In a surprising turn of events, electric vehicle (EV) sales have failed to meet market expectations, leading to a setback for companies other than Tesla Inc. or BYD Co., according to Barclays analysts. Previously, Wall Street had been optimistic about the growth of the EV market, overlooking any potential losses. However, it seems that demand has not lived up to the hype, resulting in tighter capital and less tolerance for EV-related losses.
Further analysis reveals that while Tesla and China’s BYD have continued to experience growth, the rest of the industry has struggled, particularly in Europe and China. Global EV penetration volumes have also fallen short of projections, reaching only 13.5% through May, a mere 0.5% increase from the previous year. These figures are well below estimates from BNEF, indicating a disappointing performance in terms of EV penetration.
The unexpected slowdown in EV sales suggests a temporary halt to the previously exuberant state of the market. Analysts will be closely monitoring future developments to determine if this is merely a momentary blip or a sign of more significant challenges to come.
Electric Vehicle Penetration in the US Falls Short of Expectations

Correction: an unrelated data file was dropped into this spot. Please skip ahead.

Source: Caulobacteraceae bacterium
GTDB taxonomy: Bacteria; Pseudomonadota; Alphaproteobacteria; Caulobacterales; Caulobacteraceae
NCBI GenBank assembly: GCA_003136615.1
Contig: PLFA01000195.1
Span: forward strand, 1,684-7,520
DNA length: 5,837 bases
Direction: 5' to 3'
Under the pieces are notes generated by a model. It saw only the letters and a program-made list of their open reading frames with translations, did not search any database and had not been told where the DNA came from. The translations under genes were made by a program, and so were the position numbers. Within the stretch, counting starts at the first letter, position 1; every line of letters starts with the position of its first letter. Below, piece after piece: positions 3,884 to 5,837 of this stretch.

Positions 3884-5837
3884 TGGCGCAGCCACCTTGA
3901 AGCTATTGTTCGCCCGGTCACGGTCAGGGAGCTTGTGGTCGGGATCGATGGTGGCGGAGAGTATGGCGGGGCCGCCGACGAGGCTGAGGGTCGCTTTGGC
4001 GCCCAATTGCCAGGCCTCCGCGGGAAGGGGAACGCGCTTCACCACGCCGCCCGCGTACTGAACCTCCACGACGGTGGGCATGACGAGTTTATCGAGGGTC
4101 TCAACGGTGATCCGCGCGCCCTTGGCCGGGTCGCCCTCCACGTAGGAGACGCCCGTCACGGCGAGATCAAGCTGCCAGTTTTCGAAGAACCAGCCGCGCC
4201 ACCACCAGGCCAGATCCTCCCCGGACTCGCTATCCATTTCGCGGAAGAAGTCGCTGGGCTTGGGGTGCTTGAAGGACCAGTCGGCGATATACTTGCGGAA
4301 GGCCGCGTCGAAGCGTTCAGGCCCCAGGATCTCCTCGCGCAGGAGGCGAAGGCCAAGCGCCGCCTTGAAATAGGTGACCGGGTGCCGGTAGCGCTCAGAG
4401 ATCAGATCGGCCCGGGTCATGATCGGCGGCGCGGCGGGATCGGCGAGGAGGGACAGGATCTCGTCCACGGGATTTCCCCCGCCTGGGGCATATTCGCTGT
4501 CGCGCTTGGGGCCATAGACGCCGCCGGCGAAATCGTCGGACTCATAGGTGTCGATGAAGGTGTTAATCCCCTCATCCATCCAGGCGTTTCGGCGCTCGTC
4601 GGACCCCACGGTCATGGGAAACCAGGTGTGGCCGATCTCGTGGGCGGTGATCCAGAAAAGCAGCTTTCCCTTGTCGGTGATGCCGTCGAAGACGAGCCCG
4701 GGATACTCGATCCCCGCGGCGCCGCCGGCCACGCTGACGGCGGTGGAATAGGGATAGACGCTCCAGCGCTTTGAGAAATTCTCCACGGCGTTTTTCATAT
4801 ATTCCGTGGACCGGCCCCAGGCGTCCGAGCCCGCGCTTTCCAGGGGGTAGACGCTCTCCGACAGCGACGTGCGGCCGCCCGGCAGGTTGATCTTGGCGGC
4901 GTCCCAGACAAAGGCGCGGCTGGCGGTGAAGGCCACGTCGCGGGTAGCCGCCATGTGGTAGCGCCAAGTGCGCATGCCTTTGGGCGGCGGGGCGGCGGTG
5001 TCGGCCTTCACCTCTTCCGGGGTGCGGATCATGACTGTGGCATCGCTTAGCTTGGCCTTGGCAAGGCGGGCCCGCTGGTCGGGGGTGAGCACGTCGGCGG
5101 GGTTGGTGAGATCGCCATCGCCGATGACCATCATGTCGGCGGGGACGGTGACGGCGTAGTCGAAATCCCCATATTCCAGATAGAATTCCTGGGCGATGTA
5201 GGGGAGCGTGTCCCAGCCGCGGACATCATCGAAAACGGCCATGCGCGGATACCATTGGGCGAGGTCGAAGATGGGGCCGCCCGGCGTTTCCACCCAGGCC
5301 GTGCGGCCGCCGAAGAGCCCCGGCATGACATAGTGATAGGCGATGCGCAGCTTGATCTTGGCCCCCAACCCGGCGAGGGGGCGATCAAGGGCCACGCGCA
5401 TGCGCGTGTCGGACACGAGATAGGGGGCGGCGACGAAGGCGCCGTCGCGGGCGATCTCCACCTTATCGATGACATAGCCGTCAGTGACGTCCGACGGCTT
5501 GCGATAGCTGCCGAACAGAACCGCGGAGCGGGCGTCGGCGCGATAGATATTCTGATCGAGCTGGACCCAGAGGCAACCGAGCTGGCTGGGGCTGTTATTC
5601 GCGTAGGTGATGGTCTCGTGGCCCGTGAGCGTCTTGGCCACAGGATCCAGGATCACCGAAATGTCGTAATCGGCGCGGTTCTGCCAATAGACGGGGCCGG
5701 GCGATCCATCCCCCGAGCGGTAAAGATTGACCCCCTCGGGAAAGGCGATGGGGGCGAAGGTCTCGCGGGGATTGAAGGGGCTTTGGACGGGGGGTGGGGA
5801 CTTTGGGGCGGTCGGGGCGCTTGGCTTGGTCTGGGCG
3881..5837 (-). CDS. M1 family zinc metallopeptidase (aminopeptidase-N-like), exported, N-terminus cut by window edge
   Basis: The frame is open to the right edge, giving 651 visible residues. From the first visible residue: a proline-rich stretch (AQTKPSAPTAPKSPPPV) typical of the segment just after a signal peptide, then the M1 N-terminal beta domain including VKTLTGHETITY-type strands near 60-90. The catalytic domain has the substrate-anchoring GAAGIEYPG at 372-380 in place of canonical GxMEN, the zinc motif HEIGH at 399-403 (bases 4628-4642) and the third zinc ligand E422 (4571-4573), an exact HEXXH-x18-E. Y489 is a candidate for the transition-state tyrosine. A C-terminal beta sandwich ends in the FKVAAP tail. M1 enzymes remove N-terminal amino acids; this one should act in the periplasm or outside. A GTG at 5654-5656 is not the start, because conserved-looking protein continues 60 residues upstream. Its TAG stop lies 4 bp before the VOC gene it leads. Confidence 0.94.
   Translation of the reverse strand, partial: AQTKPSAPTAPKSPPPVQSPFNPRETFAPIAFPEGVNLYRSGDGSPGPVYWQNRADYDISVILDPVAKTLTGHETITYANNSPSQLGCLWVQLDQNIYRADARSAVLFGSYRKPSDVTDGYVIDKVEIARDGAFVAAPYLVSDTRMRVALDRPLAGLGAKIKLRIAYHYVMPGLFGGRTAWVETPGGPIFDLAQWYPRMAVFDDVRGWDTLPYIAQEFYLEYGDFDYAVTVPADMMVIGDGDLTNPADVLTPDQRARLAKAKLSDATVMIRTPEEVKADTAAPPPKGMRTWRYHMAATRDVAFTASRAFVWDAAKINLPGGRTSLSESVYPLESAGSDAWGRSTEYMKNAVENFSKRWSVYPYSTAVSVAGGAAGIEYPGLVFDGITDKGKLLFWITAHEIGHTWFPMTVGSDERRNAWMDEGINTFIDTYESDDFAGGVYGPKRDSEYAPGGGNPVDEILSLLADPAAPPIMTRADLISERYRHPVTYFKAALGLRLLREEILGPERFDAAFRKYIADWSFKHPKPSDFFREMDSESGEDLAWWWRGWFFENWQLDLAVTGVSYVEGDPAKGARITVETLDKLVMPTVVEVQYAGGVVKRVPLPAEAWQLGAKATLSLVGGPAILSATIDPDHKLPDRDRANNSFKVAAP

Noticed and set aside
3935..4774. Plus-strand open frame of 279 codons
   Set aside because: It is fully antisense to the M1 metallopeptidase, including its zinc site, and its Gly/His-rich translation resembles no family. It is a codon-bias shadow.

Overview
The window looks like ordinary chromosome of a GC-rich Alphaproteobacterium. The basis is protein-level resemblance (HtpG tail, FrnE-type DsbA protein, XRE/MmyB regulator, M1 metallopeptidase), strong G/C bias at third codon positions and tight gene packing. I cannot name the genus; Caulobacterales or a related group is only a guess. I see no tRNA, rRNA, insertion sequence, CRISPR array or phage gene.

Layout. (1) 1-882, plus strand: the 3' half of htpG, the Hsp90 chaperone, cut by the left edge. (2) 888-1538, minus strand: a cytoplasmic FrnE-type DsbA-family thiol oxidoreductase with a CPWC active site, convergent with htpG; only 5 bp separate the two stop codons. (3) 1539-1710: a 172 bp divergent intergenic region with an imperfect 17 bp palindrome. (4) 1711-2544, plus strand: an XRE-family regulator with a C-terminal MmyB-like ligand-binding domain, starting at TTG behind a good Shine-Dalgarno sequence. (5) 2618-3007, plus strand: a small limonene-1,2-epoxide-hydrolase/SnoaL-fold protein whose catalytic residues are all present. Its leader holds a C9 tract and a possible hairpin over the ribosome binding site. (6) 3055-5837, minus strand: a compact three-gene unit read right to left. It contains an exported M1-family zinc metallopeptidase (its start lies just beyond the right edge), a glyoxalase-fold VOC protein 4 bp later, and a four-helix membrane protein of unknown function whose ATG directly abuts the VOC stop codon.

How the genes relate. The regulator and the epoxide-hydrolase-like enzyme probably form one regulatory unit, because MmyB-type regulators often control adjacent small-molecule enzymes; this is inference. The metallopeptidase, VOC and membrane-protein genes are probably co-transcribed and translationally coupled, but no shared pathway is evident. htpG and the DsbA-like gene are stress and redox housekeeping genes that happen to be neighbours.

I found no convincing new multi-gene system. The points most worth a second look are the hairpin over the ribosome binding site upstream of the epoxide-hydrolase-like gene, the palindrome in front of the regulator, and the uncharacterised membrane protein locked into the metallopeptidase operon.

Slow Growth for Major Automakers
Aside from Tesla and BYD, major automakers such as Ford Motor Co. and General Motors Co. have experienced limited growth in EV sales. There are “shades of softness” in their sales, as noted by Barclays analysts.
Concerns About Weak U.S. EV Sales
Barclays analysts have expressed concerns about the weak U.S. EV sales. There have also been reports of sharply rising EV inventory, further adding to the worries. According to data from Wards, the EV inventory reached an all-time high of 95,000 vehicles by the end of June. Ford’s electric Mustang Mach-E SUV accounted for approximately 16,000 vehicles in inventory, while Volkswagen’s ID.4 SUV had 14,000 vehicles in inventory.
GM Faces Challenges Despite Increased EV Sales
General Motors has faced challenges despite an increase in EV sales and robust market-share gain. The majority of their success has come from their Chevy Bolt models, which are nearing the end of production.
In April, GM announced the phasing out of the Bolt and the larger Bolt EUV. This underscores the difficulties in making a profit on EVs, especially with soaring new-vehicle prices. Despite these challenges, automakers continue to prioritize a full transition to EVs.